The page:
Probably Stupid Question?

Discussion in 'Managing Your Flock' started by JPHorvath, Jul 22, 2011.

  1. JPHorvath

    JPHorvath Chirping

    Seems as if this may be self explanatory, but I will ask regardless.

    We are experiencing excessive heat in Southeastern Pennsylvania; does egg production decrease with extreme heat? Today only 4 new eggs in nesting boxes we have over 24 laying hens. We used to get on average 16 eggs per day.

    Here is part of my concern approximately 6 weeks ago I placed the flock on Wazine 17. I did not collect eggs for 3 weeks; naturally some hens became broody (8 hens to be exact) and with that said some also started to lay in the heavy underlying brushy areas of our property. Now we are parents to 13 more adorable barnyard mix chicks.


    7 born this past Easter, 13 born on Fathers Day and just about 2 weeks ago 13 more little chicks.

    We still have 3 hens that are determined to remain broody. Like a crazy fool I placed one egg under each to get them to hatch hoping this will satisfy their broody tendency once the eggs hatch. My question is are my hens not producing eggs due to heat or did I potentially create a bad situation with hens hiding their eggs in the brush trying to go broody again. I’m pretty sure I found all the hiding spots, but I could be wrong a raccoon or possum could be raiding the hiding spots at night. All the hens have been returning to the coop at dusk.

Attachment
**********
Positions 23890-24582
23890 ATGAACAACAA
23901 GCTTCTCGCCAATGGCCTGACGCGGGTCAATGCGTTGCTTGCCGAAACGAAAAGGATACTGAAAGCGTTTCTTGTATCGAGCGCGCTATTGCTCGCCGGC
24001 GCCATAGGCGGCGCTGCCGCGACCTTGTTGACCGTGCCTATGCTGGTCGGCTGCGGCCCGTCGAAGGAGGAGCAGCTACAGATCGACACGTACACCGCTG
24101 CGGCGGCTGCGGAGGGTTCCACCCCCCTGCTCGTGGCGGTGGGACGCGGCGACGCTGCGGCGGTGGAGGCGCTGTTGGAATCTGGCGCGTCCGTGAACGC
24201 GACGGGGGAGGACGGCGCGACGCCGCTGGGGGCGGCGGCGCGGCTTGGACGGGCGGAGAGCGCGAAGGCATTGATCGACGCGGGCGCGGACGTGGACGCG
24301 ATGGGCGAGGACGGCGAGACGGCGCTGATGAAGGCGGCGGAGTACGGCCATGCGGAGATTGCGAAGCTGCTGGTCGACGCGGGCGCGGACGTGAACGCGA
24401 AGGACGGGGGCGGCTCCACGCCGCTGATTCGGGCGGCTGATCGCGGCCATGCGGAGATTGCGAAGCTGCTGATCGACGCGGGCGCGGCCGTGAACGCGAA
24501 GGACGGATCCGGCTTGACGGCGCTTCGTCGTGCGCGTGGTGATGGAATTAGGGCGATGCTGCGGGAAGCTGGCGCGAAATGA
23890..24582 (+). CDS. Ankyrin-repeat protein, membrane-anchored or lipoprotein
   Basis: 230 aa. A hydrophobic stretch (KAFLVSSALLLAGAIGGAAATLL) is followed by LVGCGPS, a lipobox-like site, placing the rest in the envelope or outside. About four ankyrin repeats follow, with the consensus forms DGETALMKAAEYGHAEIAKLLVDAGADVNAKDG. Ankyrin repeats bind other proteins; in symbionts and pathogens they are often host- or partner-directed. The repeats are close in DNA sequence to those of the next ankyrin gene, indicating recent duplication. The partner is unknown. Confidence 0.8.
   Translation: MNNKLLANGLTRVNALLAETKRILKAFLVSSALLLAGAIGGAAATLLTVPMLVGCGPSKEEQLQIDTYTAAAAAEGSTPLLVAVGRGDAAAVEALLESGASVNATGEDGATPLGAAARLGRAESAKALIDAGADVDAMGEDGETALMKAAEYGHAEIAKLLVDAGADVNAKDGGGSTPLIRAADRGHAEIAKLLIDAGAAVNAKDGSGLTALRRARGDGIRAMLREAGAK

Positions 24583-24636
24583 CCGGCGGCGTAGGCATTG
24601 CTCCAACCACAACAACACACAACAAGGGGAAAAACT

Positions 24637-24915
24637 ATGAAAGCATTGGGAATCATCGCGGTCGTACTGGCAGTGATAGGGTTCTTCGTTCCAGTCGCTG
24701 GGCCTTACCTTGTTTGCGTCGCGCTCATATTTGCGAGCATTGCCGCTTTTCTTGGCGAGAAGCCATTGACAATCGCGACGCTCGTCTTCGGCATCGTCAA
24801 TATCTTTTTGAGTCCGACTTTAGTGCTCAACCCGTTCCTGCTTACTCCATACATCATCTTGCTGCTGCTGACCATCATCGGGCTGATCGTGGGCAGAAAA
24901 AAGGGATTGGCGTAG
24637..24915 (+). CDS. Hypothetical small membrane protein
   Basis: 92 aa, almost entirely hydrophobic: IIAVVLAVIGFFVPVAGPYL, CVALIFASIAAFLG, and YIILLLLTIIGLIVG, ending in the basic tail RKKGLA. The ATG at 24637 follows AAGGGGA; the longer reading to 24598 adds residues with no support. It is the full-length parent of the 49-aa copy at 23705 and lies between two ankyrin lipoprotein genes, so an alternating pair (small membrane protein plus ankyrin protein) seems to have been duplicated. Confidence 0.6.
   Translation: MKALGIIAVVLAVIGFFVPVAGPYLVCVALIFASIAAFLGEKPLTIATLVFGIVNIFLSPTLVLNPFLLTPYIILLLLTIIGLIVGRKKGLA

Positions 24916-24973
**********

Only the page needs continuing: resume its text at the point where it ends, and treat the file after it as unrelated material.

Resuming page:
I’m hoping my theory with the high heat is the correct answer?
  2. Sir Birdaholic

    Sir Birdaholic Night Knight

    Three factors. Heat will put a slowdown on eggs. Raising a newly hatched family & being broody will stop egg production. Be sure to check the bushes. If they lay one egg there, more than likely they'll use that spot again.
  3. JPHorvath

    JPHorvath Chirping

    Been checking all the spots, I had this egg hiding business happen before.

    Found out that if I mess up the nest they will not return to same spot
  4. dawg53

    dawg53 Humble Premium Member

    Nov 27, 2008
    Jacksonville, Florida
    I agree with your assessment about your situation. Your chickens just arnt used to the extreme heat. Our heat starts in March and sometimes doesnt end until October. The difference is that our chickens are pretty much used to the heat and humidity. Dont get me wrong, there are days that egg production drops down, but eventually gets back up where it belongs.
  5. JPHorvath

    JPHorvath Chirping

    Oh, and 13 chicks are not with hens they are in separate brooding pen in our house. Chicks are safer in house we can manage them better indoors. At 4 weeks we place them in separate run outside.

    Darn House Chickens! [​IMG]
  6. chickenhobby1

    chickenhobby1 In the Brooder

    Jul 21, 2011
    central Mi.
    Maybe check results after the heat passes, but it does make it harder when is hide and go seek LOL ive had that problem too good luck.

BackYard Chickens is proudly sponsored by